The post below was sent in by Rosetta Spacecraft Operations Engineer Tiago Francisco, in response to our question: how does Rosetta get shut down upon comet landing?

ITU regulations require us to permanently switch off the craft’s radio transmitter at end of mission. Since Rosetta wasn’t designed to have its transmitter permanently off, we had to change the on-board software by patching it.

Basically, we expect the spacecraft to touch the surface, causing an attitude perturbation, and we expect this to trigger a safe mode.

Specifically, with the software change we created, once the spacecraft hits the surface of the comet, it will trigger an ‘FDIR’ response (Failure Detection, Isolation and Recovery – basically, the core on-board software that reacts when any monitored parameter goes out of limits), which will lead to a ‘safe mode’.

Upon completion of the safe-mode sequence, the spacecraft will be ‘passivated’ by using a specific branch nominally used for ground testing only. In other words, the craft will be placed into a passive, non-reactive mode that was initially designed only for ground testing prior to launch.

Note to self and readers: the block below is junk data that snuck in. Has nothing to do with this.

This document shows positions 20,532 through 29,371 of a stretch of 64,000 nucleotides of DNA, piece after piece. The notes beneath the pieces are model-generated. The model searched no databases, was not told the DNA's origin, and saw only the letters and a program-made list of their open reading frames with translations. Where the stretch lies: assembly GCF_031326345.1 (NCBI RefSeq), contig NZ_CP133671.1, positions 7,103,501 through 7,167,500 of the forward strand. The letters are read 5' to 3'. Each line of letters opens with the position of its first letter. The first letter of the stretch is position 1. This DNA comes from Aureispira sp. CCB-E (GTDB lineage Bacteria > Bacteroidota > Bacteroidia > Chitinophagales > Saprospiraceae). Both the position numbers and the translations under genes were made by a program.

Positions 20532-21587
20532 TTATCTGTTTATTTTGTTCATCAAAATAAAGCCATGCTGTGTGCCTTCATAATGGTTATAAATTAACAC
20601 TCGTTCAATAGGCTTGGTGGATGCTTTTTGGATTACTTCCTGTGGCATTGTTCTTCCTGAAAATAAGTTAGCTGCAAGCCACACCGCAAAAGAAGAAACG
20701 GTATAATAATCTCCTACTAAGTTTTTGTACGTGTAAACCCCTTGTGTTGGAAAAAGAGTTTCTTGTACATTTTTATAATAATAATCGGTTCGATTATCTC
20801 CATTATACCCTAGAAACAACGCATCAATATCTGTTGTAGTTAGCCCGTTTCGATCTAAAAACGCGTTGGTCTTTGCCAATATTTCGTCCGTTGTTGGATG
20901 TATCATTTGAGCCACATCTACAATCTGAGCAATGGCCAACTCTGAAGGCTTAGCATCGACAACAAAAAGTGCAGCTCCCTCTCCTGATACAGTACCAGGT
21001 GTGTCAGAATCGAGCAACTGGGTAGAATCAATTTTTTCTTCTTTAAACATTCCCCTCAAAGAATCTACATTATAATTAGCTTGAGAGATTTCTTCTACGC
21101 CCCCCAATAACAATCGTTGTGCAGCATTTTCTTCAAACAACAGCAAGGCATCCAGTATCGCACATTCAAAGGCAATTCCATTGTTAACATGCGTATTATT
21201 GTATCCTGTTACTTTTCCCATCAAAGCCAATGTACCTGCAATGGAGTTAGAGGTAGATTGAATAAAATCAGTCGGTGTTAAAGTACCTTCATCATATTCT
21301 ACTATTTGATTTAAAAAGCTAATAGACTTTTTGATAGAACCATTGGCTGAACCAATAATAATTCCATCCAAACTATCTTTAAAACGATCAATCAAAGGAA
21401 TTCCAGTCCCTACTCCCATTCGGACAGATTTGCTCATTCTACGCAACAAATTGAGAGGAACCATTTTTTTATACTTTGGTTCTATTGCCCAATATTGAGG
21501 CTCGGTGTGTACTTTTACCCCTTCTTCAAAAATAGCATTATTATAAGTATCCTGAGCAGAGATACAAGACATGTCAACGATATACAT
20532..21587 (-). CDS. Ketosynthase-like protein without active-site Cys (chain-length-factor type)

This means that all of the attitude and orbit control units will be off, as well as the transmitter.

As of yesterday, the software patch has been installed on board, but is not active. The first step to activate this response is being done today. Thereafter, the spacecraft will be passivated only if 15 reboots occur in a row (which is very unlikely). Three hours before the expected impact on 30 September, what we internally call the ‘point of no return’, we will fully activate the passivation instructions. Any safe mode after that point will passivate the spacecraft.

Upon landing, an FDIR trigger (likely caused by excess rates or off-pointing of the spacecraft) will cause a safe mode and hence the passivation.